Real estate, as measured by the FTSE EPRA/NAREIT Developed index, was up +1.0% during the month. Oil came back somewhat in August given supportive supply data, with the NYMEX contract up +1.5%. The Alerian MLP index continued its impressive 3Q-18 run, advancing another +1.6%. The broadly diversified Bloomberg Commodity index had another poor month, dropping -1.8% and retreating further into negative territory for the year.
US Treasury (UST) yields fell modestly in August, reflecting the impact of global risk aversion despite robust domestic economic signals. The curve flattened for the eleventh time in the past 12-months, perhaps implying skepticism over the prospects for future growth. The overall UST complex was up +0.8% for the month. Despite briefly exceeding the psychologically relevant 3% level, the benchmark 10-year UST yield ended the month 10 bps lower at 2.86%. The Federal Open Market Committee (FOMC) is expected to raise interest rates by 25 bps at its late-September meeting. Although the futures market is discounting overly aggressive policy normalization, the probability of a second hike in December is still priced at approximately 65%.
Total returns for the Bloombar US Aggregate Bond index were up 0.6% during August, but year-to-date results remain down -1.0%. Contrary to the rosy response in US equities, IG corporates were an underperforming sub-sector, as credit spreads widened by 5 bps and offset much of the decline in underlying base-rates. An above average share of this weakness came at the long end of the curve. The traditional benchmark ended the month with an all-in yield of 3.3%.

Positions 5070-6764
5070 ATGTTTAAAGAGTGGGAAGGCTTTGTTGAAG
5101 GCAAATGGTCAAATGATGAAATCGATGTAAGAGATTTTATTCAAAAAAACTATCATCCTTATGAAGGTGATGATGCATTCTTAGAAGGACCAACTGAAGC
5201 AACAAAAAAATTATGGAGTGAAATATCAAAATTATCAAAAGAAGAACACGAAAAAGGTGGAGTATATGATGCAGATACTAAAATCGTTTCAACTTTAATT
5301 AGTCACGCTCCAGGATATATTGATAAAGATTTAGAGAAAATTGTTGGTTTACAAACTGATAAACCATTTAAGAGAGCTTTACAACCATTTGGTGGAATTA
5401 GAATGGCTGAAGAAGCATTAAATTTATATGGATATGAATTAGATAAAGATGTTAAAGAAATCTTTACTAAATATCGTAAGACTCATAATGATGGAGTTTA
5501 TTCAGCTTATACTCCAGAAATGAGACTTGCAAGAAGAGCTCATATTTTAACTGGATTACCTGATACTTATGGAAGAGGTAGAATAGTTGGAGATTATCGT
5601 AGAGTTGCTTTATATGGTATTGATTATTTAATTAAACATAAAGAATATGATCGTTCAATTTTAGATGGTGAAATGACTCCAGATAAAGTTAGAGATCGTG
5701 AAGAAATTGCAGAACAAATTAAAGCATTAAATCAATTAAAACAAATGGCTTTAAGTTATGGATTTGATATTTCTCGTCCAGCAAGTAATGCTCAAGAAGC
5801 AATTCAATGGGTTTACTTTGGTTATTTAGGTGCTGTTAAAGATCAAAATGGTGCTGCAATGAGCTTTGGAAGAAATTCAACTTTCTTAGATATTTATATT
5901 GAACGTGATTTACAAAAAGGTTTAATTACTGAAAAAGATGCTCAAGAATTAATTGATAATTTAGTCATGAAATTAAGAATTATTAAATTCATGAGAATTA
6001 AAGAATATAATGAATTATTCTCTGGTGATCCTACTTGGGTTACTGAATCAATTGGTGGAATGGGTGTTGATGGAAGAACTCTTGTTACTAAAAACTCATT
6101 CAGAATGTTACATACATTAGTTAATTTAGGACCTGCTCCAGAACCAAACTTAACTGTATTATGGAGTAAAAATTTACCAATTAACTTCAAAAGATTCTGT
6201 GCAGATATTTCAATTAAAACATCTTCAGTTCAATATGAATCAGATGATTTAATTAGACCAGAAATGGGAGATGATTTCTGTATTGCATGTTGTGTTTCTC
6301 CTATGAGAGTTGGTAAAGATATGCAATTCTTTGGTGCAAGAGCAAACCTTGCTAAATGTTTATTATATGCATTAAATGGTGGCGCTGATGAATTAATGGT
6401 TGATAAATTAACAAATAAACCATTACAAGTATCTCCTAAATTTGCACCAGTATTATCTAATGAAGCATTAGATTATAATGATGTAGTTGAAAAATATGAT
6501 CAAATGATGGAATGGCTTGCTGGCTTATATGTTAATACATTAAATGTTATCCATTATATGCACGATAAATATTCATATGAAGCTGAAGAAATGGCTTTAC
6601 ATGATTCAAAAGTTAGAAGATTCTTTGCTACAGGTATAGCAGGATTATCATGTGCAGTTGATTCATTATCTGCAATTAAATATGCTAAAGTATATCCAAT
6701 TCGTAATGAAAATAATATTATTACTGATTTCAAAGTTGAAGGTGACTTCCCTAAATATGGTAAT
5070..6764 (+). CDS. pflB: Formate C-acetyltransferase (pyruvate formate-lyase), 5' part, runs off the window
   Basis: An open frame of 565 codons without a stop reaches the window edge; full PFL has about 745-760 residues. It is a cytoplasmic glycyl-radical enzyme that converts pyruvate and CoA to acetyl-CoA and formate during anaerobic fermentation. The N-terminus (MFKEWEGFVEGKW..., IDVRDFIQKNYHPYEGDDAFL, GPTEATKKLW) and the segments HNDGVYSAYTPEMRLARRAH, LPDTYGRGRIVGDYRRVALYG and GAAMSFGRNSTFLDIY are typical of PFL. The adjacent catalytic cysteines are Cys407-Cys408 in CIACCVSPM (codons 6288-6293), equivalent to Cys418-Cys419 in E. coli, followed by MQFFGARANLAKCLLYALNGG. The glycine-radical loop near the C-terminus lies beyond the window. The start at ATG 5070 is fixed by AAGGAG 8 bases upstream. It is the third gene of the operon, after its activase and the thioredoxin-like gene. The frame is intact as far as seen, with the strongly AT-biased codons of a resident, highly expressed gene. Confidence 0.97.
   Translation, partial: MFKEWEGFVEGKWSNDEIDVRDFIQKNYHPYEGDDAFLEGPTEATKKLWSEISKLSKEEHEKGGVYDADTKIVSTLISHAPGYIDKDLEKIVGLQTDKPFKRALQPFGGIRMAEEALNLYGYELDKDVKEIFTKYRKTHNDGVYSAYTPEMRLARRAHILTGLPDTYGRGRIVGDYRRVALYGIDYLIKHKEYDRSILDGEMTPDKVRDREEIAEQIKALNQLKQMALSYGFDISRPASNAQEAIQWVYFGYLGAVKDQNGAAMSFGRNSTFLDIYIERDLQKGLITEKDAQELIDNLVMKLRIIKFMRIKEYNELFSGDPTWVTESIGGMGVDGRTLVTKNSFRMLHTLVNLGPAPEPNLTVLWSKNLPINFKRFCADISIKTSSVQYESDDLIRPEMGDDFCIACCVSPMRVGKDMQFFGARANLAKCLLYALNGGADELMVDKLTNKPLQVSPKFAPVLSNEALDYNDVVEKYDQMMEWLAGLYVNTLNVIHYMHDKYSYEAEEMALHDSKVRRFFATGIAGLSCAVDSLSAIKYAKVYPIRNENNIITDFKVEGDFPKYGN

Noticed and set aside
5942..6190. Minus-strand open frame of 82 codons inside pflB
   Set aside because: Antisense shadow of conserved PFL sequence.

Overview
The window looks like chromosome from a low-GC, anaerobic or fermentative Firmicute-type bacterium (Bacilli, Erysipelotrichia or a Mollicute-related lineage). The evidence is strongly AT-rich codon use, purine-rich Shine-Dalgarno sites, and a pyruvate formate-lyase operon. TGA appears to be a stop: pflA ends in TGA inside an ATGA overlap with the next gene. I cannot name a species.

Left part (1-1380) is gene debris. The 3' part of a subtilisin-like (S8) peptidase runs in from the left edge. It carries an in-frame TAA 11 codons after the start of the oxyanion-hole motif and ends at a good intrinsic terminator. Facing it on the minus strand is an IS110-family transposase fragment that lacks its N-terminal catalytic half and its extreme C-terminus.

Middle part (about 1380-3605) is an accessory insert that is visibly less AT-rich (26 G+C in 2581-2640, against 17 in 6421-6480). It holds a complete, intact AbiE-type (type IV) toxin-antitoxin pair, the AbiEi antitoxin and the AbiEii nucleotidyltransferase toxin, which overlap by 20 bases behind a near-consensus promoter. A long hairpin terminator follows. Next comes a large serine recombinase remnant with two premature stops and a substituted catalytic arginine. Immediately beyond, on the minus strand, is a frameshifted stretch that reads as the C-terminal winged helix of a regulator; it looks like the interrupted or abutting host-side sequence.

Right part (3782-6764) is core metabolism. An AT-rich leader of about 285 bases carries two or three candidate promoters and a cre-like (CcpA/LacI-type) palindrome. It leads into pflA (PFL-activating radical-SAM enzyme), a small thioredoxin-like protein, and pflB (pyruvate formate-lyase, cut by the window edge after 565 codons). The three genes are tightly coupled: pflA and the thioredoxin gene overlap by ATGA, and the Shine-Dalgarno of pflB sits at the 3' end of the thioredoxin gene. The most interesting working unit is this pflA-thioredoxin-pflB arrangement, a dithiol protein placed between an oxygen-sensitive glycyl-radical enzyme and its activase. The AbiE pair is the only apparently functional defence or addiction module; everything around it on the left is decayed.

The Bloombar 1-15-Year Municipal index returned +0.2%, as tax-exempt issues underperformed their taxable counterparts. The municipal curve remains relatively steep, and a little give-back from shorter-dated maturities was in order. Credit risk in BBB-rated issues (e.g. IL & NJ) continues to be rewarded as investors stretch for incremental income.
The Bloombar US Corporate High Yield index advanced +0.7% in August and is now solidly positive for 2018. The benchmark’s overall spread was essentially flat, despite CCC-rated issues experiencing notable weakness. Unhedged international government bonds were negative, with developed market issues impacted by Italian debt concerns. Local currency emerging market debt was hit especially hard (-6.1%), with the entire category resuming year-to-date losses.
Disclaimers: The data contained in this report is provided from Asset Consulting Group (ACG). This is not an offer to buy or sell securities. No investment process is free of risk and there is no guarantee that the investment process described herein will be profitable. Past performance is not indicative of current or future performance and is not a guarantee. In preparing these materials, we have relied upon and assumed without independent verification, the accuracy and completeness of all information available from public and internal sources. Gryphon Financial Partners shall not in any way be liable for claims and make no expressed or implied representations or warranties as to their accuracy or completeness or for statements or errors contained in or omissions from them. This was created for informational purposes only. Gryphon Financial Partners, LLC is a Registered Investment Adviser.